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Trust fund taxes are a special breed of taxes are owed to IRS. They are composed of unpaid payroll taxes. When IRS collects the trust fund penalty IRS is seeking a payment consisting of the withholding tax and one half of the Social Security tax not paid on 941 payroll tax returns. This usually results in a tax saving about 40%.
There are multiple tax defenses to go ahead and defend the assertion of the trust find taxes or civil penalties levied or imposed by Internal Revenue Service.
Trust Fund Recovery Penalty Assessments
The trust fund recovery penalty, applicable to withheld income and employment (social security and railroad retirement) taxes or collected excise taxes, will be used to facilitate the collection of tax and enhance voluntary compliance.
If a business has failed to collect or pay over income and employment taxes ( 941) , or has failed to pay over collected excise taxes, the trust fund recovery penalty may be asserted against those determined to have been responsible and willful in failing to pay over the tax.
A Key Point
Responsibility and wilfulness must both be established.
The withheld income and employment taxes or collected excise taxes will be collected only once, whether from the business, or from one or more of its responsible persons.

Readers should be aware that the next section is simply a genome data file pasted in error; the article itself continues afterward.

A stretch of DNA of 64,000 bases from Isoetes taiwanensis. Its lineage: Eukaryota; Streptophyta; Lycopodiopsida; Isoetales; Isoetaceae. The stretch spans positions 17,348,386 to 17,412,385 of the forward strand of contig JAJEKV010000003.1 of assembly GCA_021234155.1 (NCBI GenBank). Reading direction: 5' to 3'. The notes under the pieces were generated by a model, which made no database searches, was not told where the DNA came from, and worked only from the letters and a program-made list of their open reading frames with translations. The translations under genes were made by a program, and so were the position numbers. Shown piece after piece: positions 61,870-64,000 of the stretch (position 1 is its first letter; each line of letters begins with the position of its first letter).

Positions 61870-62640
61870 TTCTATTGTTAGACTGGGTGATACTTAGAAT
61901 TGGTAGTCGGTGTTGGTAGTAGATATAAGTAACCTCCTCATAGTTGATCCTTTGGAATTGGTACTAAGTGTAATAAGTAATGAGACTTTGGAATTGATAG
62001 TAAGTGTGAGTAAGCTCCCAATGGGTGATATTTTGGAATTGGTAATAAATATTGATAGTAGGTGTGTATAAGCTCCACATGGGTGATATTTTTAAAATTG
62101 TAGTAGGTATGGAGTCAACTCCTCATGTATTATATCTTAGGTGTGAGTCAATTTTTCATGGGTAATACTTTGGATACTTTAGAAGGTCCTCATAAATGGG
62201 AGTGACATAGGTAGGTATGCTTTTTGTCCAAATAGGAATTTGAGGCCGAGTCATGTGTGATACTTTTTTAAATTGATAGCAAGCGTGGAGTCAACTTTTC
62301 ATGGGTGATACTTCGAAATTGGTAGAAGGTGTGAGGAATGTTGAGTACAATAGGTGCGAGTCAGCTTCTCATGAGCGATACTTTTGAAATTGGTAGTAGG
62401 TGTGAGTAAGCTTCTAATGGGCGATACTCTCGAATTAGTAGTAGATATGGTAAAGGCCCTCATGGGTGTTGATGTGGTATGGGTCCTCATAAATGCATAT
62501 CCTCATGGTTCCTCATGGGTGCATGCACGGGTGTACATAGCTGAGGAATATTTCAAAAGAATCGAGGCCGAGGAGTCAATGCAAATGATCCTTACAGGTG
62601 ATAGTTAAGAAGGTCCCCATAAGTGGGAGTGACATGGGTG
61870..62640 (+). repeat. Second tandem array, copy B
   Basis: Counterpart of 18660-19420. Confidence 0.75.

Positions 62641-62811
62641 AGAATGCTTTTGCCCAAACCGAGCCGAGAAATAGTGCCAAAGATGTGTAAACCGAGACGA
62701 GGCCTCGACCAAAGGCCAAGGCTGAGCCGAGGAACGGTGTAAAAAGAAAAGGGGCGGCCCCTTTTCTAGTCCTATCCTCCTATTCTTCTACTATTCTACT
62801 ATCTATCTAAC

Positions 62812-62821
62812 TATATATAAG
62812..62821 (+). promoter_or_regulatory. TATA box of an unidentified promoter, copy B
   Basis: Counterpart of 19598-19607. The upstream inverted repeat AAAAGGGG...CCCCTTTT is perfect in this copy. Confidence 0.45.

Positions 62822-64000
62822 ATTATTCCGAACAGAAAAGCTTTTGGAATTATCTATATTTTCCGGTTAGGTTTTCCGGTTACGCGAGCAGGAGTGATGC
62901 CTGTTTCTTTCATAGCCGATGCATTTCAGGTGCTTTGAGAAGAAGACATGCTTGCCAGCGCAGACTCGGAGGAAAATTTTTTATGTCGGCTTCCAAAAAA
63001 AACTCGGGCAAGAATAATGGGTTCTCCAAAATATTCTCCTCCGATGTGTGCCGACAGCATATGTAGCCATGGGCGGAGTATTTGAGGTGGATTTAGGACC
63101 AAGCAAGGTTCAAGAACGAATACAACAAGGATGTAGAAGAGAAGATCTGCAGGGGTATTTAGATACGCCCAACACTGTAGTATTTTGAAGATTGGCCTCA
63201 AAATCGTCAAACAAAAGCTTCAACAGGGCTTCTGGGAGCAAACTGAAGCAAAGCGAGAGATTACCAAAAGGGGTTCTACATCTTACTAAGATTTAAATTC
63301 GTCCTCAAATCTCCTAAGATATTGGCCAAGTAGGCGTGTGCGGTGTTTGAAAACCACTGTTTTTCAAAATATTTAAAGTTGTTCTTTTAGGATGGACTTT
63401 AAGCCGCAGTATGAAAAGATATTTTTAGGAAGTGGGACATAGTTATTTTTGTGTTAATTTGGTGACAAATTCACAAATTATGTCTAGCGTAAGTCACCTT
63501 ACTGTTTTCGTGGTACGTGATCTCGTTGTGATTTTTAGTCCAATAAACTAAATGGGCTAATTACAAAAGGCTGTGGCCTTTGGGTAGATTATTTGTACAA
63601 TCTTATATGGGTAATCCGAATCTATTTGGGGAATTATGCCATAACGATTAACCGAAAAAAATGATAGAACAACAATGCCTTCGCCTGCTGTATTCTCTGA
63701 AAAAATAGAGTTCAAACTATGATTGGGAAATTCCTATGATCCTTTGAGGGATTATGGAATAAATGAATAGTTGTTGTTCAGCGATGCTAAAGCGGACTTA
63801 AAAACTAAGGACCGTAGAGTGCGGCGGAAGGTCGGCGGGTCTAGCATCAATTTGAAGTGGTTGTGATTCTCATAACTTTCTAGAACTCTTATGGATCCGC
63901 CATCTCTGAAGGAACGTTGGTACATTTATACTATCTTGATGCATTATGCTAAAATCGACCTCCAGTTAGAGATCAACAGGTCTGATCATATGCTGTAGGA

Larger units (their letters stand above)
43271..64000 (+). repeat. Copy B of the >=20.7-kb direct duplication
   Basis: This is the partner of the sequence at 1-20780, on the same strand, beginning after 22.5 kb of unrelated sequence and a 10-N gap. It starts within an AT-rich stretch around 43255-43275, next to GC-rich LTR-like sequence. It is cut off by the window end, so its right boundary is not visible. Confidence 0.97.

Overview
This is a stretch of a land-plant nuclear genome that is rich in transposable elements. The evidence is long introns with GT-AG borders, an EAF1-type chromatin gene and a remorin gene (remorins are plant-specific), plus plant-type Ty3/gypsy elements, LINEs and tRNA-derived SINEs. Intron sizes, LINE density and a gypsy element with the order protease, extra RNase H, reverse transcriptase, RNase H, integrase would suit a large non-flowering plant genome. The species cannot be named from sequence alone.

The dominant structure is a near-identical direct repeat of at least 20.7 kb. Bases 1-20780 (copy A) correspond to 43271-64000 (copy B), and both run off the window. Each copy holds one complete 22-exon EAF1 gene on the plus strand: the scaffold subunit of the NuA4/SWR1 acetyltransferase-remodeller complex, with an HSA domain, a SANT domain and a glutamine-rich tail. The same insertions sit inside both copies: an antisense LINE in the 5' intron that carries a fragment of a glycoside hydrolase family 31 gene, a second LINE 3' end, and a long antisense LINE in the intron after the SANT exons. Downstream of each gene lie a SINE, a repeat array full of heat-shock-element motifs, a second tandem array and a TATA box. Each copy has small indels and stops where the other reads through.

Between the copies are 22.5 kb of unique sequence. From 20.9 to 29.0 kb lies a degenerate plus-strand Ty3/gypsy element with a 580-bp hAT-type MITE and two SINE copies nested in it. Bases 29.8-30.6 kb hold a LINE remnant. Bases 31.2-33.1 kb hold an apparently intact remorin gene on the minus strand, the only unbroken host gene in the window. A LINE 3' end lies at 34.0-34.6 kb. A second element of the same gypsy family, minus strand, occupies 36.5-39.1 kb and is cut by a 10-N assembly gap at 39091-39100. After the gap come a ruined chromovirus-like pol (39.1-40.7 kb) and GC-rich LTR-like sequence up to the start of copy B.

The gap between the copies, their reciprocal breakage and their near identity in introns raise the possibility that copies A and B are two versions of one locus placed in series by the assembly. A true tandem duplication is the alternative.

Collection of the withheld income and employment taxes or collected excise taxes is achieved when the Service’s right to retain the amount collected is established.
Determination of Responsible Persons for the Trust Fund Taxes.
Tax Responsibility is a matter of status, duty, and authority.
Those persons performing ministerial acts without exercising independent judgment will not be deemed responsible.
In general, non-owner employees of the business entity, who act solely under the dominion and control of others, and who are not in a position to make independent decisions on behalf of the business entity, will not be asserted the trust fund recovery penalty.
How IRS determines who is responsible for the trust fund penalty.
1. Who directed or authorized payments of bills to creditors,
2. Who had the right to open and close bank accounts for the business,
3. Good guarantee or cosign loans for the business,
4. Who signed or could cosign checks,
5. Who authorized payroll, who is authorized to make federal tax deposits.
6. Who filled out payroll tax form 941,
7. Who prepared reviewed or signed or transmitted payroll tax returns to the IRS or to the accountant,
8. Who had the right to hire or fire employees,
9. Who made sure other bills were paid other than the IRS,
10. If you were to ask the employees of the company who in fact ran the business who would they point to,
11. Who ran day-to-day operations of the business.
While this is not an all-encompassing list of who is responsible for the trust fund taxes of a company or corporation, this would give the revenue officer out the local office of a good idea to look.
Non Profit Trust Fund Cases
The trust fund penalty shall not be imposed on unpaid, volunteer members of any board of trustees or directors of an organization referred to in section 501 of the Internal Revenue Code to the extent such members are solely serving in an honorary capacity, do not take part in the day-to-day or financial operations of the organization, and/or do not have knowledge of the failure on which such penalty is imposed.